Though known as Central Presbyterian Church since 1983, the congregation signed on to this property in 1871, and its formation goes back another 32 years before that. That makes the building one of the oldest venues in town. Booked since 2003 by Kathi Thomas, weekly half-hour lunch break shows have happened every Thursday since 1980, while touring acts like recent performer Rickie Lee Jones take advantage of the space's near-perfect acoustics when they can. The 450-capacity sanctuary has also been a SXSW venue since 2006. CPC has only two rules for musicians: Don't drink, and don't break the stained glass windows.
900 Red River
The fun, gay uncle of the Red River bar and live music scene, Cheer Ups is one of the most cheerful, inviting, and beloved venues on the block. Featuring random rainbow art, unicorns, and funkiness all around, the vegan bar serves a creative blend of cocktails (kale lime gingerita), as well as local beers, organic teas, and kombucha on tap. Outside, the limestone-dressed stage remains home to a variety of eclectic events, from crafts nights to karaoke, Peaches to John Legend. Inside stage fits 100, outside squeezes in 885.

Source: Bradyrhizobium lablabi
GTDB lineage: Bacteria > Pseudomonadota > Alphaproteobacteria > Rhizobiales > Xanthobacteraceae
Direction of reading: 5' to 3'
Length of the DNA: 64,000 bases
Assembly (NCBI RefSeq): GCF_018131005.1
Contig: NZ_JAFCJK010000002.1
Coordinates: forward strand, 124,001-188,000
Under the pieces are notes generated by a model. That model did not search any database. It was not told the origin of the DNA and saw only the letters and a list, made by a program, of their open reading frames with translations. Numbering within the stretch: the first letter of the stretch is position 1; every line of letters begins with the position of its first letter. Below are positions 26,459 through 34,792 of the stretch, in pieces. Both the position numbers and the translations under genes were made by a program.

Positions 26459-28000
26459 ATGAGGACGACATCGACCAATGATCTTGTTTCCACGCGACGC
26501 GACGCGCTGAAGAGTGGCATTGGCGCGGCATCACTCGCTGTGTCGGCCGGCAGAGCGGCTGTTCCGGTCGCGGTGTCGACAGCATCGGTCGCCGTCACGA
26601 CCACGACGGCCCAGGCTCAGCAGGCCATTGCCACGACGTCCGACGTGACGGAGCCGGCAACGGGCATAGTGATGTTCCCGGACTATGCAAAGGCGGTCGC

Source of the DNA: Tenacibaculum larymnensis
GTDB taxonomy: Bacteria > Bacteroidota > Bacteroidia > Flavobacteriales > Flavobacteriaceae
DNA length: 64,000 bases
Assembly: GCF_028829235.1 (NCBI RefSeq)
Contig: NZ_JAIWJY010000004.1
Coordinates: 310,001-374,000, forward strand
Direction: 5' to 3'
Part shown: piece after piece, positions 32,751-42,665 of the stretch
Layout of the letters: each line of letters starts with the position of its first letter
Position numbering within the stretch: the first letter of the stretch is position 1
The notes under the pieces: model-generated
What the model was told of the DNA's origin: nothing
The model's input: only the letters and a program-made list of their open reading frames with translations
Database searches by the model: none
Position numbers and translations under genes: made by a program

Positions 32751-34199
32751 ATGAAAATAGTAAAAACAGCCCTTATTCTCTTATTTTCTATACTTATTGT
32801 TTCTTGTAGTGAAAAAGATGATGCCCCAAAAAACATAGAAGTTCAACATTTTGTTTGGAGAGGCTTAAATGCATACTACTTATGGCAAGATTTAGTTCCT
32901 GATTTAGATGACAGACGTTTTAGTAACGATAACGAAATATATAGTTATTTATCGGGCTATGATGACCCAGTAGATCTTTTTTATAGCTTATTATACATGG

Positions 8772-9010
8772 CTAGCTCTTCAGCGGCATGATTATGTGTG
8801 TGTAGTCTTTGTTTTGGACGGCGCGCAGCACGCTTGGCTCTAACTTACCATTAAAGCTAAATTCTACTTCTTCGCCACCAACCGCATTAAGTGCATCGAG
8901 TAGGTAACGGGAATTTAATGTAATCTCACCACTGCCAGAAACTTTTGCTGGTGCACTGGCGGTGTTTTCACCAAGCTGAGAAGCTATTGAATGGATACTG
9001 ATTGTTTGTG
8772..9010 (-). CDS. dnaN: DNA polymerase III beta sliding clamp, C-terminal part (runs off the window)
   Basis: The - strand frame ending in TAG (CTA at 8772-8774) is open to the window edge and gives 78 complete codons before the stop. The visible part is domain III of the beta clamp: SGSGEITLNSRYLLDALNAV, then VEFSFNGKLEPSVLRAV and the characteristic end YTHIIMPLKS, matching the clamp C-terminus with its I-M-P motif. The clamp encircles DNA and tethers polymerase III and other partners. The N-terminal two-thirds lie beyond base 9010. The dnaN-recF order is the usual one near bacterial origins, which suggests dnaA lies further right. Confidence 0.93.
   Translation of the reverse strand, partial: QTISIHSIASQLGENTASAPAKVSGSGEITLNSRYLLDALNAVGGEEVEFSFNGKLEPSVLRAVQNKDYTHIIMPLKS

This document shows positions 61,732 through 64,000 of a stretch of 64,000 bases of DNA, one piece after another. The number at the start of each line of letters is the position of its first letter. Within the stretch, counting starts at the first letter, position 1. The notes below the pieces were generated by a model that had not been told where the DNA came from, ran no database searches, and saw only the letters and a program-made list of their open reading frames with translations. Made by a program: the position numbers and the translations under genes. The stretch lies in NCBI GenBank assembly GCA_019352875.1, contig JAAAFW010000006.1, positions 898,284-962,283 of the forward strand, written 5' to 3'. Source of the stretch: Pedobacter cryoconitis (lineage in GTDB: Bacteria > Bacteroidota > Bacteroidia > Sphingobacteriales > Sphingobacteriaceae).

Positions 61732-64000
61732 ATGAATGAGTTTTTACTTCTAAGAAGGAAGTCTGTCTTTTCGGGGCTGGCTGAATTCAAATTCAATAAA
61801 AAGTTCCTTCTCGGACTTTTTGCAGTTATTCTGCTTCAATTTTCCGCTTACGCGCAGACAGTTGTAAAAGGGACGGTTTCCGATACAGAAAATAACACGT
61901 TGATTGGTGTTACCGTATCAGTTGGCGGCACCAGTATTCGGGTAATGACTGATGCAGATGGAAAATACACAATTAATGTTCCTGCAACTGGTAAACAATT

516 E. Sixth
”Airport inspired ambience.” Capacity = 700.
90 Rainey St.
Seven stacked shipping containers supply the foundation of this venue, named Best Eco Bar by the Chronicle in our 2015 Best of Austin awards.
609 Davis St.
Clive Bar was one of the first bars in the burgeoning Rainey Street district; the outdoor stage presents live music on weekends. Capacity = 423.
1315 S. Congress
The Continental Club opened in 1957. Thirty years later, Steve Wertheimer took over the club as an anchor for the best touring and local Americana, rockabilly, and swing music anywhere. Wednesday nights host the sort of songwriting that put Austin on the map (Jon Dee Graham and James McMurtry), Tuesday happy hours mix sultry jazz, country, and blues (Toni Price), and Monday belongs to homegrown honky-tonk (Dale Watson). Other regulars include Sunday country duo Heybale! and the Wagoneers, while outsize talent on its red velvet-backed stage include Robert Plant and Robert Rodriguez. Capacity = 299.